The debates

Spring Session 2024

25 Jan.  That this House supports the Government’s Rwanda Bill 

1 Feb.  That English Literature teaching should emphasise modern work    

8 Feb.  That successive governments cannot be held responsible for the Post Office/Horizon scandal

15 Feb.  That this House prefers the art of the Renaissance to that of the nineteenth century and beyond

22 Feb.  That conflict in Palestine cannot be resolved by the two-state solution

29 Feb.  That Sir Thomas More was no saint

7 Mar.  That Henry Kissinger did more harm than good 

14 Mar.  That this House has no confidence in His Majesty’s Government

Hybrid debates

The society’s experiment with hybrid debates is proving very successful, with increased numbers. Members and visitors can attend our meetings in person (in the debating hall) or virtually (via Zoom).

We shall encourage principal speakers to come to the meeting that evening, unless they live too far away for this to be possible.

For more details please email the Zoom officer:

The speeches

The Proposer and Opposer of the motion each speak for up to 20 minutes. The debate is then open to the floor of the House. Members and visitors speak on equal terms from the floor: once only, and for up to 10 minutes each.

The debate ends with the Opposer and Proposer each making summing-up speeches of up to 10 minutes each. Two votes are then taken: for members only, and for all persons present.

To round off the evening—and make any further points over a drink—a good number of debaters go off to the local pub.

Our style of debating

The structure of the debate has remained largely unchanged since 1886. It is formal in style: all remarks are addressed to the Chair rather than to those holding opposing views. This avoids any sense of personal animosity.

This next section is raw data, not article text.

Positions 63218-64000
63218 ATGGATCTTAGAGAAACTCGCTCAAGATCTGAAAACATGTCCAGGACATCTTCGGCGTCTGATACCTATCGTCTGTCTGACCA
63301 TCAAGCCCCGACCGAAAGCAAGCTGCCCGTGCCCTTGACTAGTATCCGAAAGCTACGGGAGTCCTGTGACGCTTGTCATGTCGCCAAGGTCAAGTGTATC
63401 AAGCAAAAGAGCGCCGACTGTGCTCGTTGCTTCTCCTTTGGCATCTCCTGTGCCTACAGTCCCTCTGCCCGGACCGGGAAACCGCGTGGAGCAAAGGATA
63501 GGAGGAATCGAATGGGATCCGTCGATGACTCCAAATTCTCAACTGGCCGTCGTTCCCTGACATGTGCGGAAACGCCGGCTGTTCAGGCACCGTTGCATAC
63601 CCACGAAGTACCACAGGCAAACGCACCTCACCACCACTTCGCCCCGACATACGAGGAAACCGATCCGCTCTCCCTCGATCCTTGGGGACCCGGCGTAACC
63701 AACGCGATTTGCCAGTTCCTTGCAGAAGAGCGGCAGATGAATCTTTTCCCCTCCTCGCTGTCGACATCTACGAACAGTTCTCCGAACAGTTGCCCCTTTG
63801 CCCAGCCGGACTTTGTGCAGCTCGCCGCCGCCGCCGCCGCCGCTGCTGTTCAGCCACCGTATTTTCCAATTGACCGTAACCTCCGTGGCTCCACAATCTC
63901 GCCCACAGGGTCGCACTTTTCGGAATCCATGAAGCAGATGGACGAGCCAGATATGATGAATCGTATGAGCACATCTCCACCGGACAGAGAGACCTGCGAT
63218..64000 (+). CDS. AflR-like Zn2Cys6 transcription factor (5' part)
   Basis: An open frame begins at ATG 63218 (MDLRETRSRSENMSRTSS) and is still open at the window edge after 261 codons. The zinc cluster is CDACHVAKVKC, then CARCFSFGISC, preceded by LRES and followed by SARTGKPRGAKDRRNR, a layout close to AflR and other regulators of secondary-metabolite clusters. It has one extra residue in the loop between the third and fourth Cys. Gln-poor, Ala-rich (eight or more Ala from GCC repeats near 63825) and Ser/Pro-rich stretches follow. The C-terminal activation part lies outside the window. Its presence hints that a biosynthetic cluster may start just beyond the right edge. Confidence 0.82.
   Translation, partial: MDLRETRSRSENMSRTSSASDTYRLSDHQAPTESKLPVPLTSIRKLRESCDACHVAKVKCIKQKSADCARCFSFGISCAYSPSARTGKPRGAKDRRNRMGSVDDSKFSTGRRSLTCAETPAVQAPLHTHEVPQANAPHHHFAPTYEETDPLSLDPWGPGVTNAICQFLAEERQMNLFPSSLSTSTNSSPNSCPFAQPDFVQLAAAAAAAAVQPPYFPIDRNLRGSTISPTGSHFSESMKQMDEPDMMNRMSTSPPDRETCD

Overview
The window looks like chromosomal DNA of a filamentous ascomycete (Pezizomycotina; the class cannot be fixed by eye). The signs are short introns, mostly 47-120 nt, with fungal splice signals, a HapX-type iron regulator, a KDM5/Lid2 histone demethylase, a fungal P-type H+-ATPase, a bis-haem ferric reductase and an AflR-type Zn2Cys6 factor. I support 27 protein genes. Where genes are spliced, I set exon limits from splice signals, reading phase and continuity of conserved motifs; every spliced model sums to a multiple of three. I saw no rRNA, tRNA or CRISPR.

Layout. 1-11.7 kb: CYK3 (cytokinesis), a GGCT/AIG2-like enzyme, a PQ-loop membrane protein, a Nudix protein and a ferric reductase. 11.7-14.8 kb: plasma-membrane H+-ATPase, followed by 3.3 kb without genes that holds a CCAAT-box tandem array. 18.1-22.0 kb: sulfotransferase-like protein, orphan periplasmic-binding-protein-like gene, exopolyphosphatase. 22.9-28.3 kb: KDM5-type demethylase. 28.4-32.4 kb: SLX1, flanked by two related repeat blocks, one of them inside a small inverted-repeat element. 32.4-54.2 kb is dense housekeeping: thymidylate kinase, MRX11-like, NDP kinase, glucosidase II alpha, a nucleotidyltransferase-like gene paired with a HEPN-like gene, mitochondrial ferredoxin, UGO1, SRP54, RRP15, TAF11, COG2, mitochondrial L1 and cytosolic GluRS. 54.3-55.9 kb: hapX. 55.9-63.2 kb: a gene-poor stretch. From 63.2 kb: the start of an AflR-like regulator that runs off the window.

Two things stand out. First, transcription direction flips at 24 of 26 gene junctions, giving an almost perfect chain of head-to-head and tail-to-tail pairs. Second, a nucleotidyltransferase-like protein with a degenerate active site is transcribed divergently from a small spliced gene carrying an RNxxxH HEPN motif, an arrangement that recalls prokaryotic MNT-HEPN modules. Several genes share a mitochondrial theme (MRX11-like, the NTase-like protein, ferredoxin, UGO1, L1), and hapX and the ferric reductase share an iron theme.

All speakers in the floor debate (after the Proposer and Opposer) speak once only, without interruption. This allows them to develop their ideas.

No heckling is allowed. This ensures that everyone, even the newest speaker, is given a fair hearing.

We believe that this formality enhances our debates, avoiding the free-for-all which tends to favour the loudest voices. The style soon becomes second nature, and there is plenty of room for a good deal of humour.

Topics for debate

Subjects range widely, from current political and educational issues, foreign policy and defence, to social matters and literary and historical topics.

A quick glance at the programme for 1901, seen on this page, shows the persistence of certain themes. Most of the subjects tackled then could occupy present-day debaters:

  • The Channel Tunnel
  • Retaining a conquered nation’s language after annexation
  • The licensing laws and alcohol
  • An offensive and defensive alliance with Russia
  • Import duties on manufactured items
  • A comparison of the Victorian and Elizabethan eras
  • MPs’ pay . . .


Our Autumn Session begins in mid-October 2024. We are at present on our long summer break.

When the programme is decided you can view the eight topics and their dates under The Debates.

Hybrid debates are proving very successful. Members and visitors can choose to attend in person or by Zoom.

List of motions for debate in the Spring Session 1901 Spring Session programme cover 1901, with members